FairPoint Communications’ internet customers in northern New England are paying more for their service. The company has added a fee to the price of its internet packages, which critics say is an all-too-common practice among internet service providers.
FairPoint calls it a “Broadband Cost Recovery Fee” and says the added monthly charge of $2.97 is necessary to keep up with costumers' increasing use of bandwidth as they access and stream content on computers, smartphones and tablets.
“The Broadband Cost Recovery Fee is to help defray the costs associated with expanding network capacity. In a consumer's home for example, they may have started off with a laptop, but then consumers will continue to add more devices,” says FairPoint spokeswoman Angelynne Beaudry.
Beaudry says the company’s internet customers were alerted to the fee last month and it shows up on bills for the first time this month.
FairPoint is not alone among internet service providers levying additional fees. Critics say they’re essentially rate increases by another name.
“These misleading fees are all too common,” Karl Bode, editor of the online industry publication DSL Reports said in an email.
Bode says the fees are often hidden and used by companies to raise prices above what they advertise.
“Burying costs of business below the line to artificially reduce your advertised price is effectively false advertising,” Bode says.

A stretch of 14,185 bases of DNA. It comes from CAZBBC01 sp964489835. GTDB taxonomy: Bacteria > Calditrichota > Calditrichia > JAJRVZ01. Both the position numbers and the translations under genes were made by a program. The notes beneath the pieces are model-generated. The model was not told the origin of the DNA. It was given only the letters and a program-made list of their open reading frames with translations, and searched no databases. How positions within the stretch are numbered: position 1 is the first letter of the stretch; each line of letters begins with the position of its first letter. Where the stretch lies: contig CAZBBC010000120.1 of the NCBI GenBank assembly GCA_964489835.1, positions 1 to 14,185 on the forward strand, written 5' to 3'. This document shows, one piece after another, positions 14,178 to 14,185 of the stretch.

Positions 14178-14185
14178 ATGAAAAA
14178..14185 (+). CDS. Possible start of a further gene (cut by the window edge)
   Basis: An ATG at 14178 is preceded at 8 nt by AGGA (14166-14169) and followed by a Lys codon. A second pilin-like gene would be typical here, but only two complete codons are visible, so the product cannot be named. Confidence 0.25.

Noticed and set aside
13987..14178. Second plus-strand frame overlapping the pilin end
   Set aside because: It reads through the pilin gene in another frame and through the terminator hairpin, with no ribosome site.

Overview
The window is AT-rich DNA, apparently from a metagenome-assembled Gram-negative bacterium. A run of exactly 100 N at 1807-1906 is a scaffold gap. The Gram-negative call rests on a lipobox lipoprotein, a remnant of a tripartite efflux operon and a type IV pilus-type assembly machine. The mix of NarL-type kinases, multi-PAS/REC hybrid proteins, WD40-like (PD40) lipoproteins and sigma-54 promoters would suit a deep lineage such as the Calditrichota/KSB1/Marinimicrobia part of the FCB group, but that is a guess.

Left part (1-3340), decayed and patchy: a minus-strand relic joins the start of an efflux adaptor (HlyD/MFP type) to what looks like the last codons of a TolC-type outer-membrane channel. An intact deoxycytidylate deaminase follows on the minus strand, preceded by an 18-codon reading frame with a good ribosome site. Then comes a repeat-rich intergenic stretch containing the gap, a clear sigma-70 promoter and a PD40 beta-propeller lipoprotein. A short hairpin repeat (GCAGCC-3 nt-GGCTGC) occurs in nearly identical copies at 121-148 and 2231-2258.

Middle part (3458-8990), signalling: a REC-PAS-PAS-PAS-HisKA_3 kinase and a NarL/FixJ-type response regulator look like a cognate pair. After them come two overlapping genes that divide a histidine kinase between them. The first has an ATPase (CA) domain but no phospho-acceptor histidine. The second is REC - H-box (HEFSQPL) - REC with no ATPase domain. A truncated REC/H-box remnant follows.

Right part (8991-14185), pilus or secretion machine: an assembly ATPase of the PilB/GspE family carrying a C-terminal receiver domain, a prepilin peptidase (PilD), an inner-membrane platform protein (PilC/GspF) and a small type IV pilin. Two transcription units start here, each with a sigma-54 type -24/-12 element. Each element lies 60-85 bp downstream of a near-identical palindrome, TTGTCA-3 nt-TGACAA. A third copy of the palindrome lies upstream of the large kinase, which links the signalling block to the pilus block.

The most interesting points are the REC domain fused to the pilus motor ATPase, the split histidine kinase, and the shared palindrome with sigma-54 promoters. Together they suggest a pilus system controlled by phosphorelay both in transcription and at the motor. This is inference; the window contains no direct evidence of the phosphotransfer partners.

Beaudry says the company has been up-front about the fee and it's marked clearly on customer bills.
“It’s not a hidden charge. That’s why we’ve notified our customers well in advance. We’ve been very transparent about it,” she says.
Beaudry says the fee is not being charged to customers who are guaranteed their internet service price for a set period of time.
FairPoint does not generally advertise what it charges for internet.
But in one current online promotion the company is advertising internet service for $16.99 per month. The ad doesn’t mention the fee, which is not included and would increase the cost by 17 percent. Fine print lower on the page says additional charges apply.
Two calls to customer service representatives yielded mixed results. One representative quoted prices that included the fee, another did not.
The Public Service Department says it has received half a dozen complaints so far about the added charge.
The Federal Communications Commission has suggested a set of guidelines for internet service providers that would provide consumers with clear information on pricing, data allowances and speeds. But the guidelines are voluntary.